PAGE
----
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Economic and Market Commentary

Safety in Numbers: Why the UK Economy No Longer Looks Like an Outlier

Many thought the UK economy was exceptional, but it has now converged – a timely reminder that, for investors, it pays to look under the bonnet.

Rewind a few months and some people feared the UK was a global outlier. Core inflation was running at close to 7% in May, in year-on-year terms – almost two percentage points above that in the euro area and the US at that point. Worse, underlying price pressures appeared to be accelerating, while activity remained depressed, with GDP still below its pre-pandemic level and underperforming the post-pandemic recovery in almost all other developed countries.

At face value, the UK seemed to suffer from structurally higher inflation. Many blamed Brexit or other supply shocks, including a fall in labour participation, while others pointed to a lack of monetary policy credibility. At one stage, in early July, financial markets expected the Bank of England (BOE) to hike its policy rate to around 6.5%, well above that in the US and the rest of Europe. The UK seemed different.

But there were good reasons to dig deeper. Small open economies tend to be more vulnerable to external shocks and experience higher inflation volatility. Indeed, other small open economies, including Sweden, Australia, and Norway, faced similarly high inflation rates. While Brexit might have added to consumer prices, this was likely a one-off level adjustment, rather than ongoing inflation. Most importantly, monetary policy credibility seemed intact, with medium-term inflation expectations anchored around the inflation target. Although the BOE’s communication at times appeared dovish, its actions were conventional and hawkish, responding to higher inflation with repeated hikes in the policy rate.

Fast forward to today, and the UK no longer stands out. Granted, in year-on-year terms, core inflation remains higher than in the US and the euro area. But sequentially, inflation is falling sharply, even more so than elsewhere. Annualise the last three month-on-month prints (in seasonally adjusted terms), and core inflation is now even back to the inflation target. It’s a similar story with wage growth, which remains high at approximately 7-8% year on year, but sequentially has been falling recently. When annualizing the last three month-on-month prints, wage growth in the private sector is closer to 4%.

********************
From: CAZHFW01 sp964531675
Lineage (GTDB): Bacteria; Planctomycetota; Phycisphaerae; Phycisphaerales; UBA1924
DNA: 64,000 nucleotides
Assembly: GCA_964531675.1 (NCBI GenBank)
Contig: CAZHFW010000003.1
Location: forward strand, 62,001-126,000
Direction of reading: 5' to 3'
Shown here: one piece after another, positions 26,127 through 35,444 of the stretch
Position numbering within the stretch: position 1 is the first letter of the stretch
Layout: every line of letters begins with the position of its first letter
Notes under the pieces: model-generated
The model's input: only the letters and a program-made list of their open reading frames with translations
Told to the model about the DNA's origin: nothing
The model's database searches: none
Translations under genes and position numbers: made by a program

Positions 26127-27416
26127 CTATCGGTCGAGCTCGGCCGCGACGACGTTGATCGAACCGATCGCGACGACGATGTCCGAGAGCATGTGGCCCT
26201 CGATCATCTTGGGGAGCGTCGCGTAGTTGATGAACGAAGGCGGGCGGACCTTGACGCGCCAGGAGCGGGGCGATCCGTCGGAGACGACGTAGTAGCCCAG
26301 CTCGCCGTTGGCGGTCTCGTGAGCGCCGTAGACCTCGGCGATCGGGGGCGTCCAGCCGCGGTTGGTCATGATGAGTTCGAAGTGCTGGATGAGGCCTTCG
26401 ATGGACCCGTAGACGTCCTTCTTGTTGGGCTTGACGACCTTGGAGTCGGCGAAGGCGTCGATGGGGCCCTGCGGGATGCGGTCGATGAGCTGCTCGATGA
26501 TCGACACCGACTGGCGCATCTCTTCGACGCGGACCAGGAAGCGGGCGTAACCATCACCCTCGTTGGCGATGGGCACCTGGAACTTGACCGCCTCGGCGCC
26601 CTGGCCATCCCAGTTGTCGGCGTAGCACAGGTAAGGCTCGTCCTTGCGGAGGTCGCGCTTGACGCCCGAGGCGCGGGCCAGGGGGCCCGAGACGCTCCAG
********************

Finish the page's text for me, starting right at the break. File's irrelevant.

Meanwhile, the underperformance in activity was – it turns out – misplaced. GDP has been revised sharply higher and is now almost 2% above its pre-pandemic level, on par with France and Spain, even better than in Germany. No doubt, some smaller parts of the UK economy still struggle (manufacturing output is depressed; so too are exports, especially in goods) but the broader picture now resembles that of most other developed countries. But recent market volatility serves as a good example that investors can benefit from a global perspective to fixed income. Up until recently, in our expectation that UK inflation would normalise, we favoured UK Gilts over US Treasuries in our global portfolios, with the former yielding about 60 basis points above the latter. The market has repriced sharply since, with UK Gilts now yielding 20 basis points less than their US equivalent. As such, we have shifted to a more neutral stance from a relative value perspective, although from an absolute point of view, we continue to find both attractive. US duration – a gauge of a bond’s sensitivity to interest rate movements – in itself offers the potential for attractive returns and we also see very good opportunities in other regions such as Australia, Canada, and Europe.

Still, the UK's journey from outlier to convergence reminds us that perhaps it can pay for investors to look under the bonnet.

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